Policy Performance


Economic Policies

Showing considerable progress in recent years, Canada’s market-oriented policy regime receives high rankings in international comparison (rank 9). Its score on this measure has gained 0.2 points since 2014.

Following years of slow growth, the economy has gathered speed, in part due to increased government infrastructural spending and other stimulus measures. However, deficits have been consistently fallen below targeted amounts, and the net debt-to-GDP level is expected to remain stable at a level low by international standards.

Job creation has been strong, and unemployment has reached a post-2008 low. Employment rates remain a concern particularly among the indigenous population. Skills shortages and U.S. market access are deemed problematic, but the labor market is flexible overall

Despite income-tax progressivity, inequality has risen in recent decades. Corporate taxes have been reduced in recent years. An effort to raise taxes on high-income small businesses proved controversial, and taxes were ultimately cut.

Social Policies

Featuring high-quality education at all levels and a generally well-performing, universally available health care system, Canada’s social policies receive high rankings in international comparison (rank 9). Its score in this area has gained 0.1 point relative to 2014.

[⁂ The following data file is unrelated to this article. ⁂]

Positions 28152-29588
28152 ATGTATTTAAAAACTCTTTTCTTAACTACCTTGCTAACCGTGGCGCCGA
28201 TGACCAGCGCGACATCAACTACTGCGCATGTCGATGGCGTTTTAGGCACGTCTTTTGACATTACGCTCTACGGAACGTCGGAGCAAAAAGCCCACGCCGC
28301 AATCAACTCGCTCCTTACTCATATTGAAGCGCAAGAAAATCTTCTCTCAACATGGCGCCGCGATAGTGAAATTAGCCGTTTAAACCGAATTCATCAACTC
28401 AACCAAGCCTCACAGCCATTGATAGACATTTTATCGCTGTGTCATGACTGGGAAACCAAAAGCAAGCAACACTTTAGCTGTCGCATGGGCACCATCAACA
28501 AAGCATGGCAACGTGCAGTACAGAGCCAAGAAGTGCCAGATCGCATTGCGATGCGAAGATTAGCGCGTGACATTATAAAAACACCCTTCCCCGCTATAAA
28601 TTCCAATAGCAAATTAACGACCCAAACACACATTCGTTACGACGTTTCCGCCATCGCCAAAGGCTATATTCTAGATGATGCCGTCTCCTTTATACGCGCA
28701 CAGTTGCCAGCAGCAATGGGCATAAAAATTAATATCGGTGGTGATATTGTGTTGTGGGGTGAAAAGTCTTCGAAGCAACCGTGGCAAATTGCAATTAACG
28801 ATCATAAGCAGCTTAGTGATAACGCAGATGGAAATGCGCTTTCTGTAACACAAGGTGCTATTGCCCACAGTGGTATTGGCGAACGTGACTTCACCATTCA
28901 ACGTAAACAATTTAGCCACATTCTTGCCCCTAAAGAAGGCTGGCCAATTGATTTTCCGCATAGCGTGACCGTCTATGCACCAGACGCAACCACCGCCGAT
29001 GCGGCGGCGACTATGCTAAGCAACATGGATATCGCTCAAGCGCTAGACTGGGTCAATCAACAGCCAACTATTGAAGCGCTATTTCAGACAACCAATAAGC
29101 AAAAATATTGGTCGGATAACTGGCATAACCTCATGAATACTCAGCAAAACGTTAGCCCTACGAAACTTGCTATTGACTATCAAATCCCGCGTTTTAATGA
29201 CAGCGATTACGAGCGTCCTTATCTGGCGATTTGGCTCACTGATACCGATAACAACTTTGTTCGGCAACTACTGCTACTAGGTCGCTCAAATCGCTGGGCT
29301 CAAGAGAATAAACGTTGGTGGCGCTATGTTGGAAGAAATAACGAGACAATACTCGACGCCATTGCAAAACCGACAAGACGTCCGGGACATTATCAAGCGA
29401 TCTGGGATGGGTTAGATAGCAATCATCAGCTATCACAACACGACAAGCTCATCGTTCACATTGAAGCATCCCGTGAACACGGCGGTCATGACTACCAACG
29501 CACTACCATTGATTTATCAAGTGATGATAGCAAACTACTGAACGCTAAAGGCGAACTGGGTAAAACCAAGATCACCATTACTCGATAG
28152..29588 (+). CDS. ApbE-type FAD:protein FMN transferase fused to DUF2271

Redistributive policies reduce income inequality and support inclusion, although recent immigrants and indigenous communities are somewhat marginalized. Waits for health procedures are a worsening problem. Education quality is high, with impressive equity in access. A funding program aimed at closing the educational gap between indigenous and non-indigenous communities remains delayed.

The labor-force participation rate for women with children is high. Child-benefit levels have been increased. There is no universal child care system, and the net cost of child care is very high. The pension system is relatively effective at reducing poverty among the elderly.

While crime rates are low, violence against indigenous women is a serious problem, with initial efforts to address the issue drawing criticism. The government is generous in terms of accepting refugees and asylum seekers, but struggles to provide sufficient integration support.

Environmental Policies

Despite considerable gains relative to the previous government’s environmental-policy neglect, the country falls into the lower-middle ranks worldwide (rank 25). Its score in this area has improved by 1.4 points relative to 2014.

The country ratified the Paris climate agreement in 2015, setting strong national emissions-reduction targets. Renewable-energy policy is largely a provincial policy area, with some making significant strides. However, climate-change adaption efforts are underdeveloped, and biodiversity in the country’s forests and waterways is on the decline.

Other environmental policies have also been strengthened, including bills to ban large oil tankers from northern British Columbia ports, and another to create a network of protected marine areas. However, the government has also approved the construction of major oil pipelines.

Internationally, the government is committing funds to help developing countries address climate change, and contributing to green-technology development.



Quality of Democracy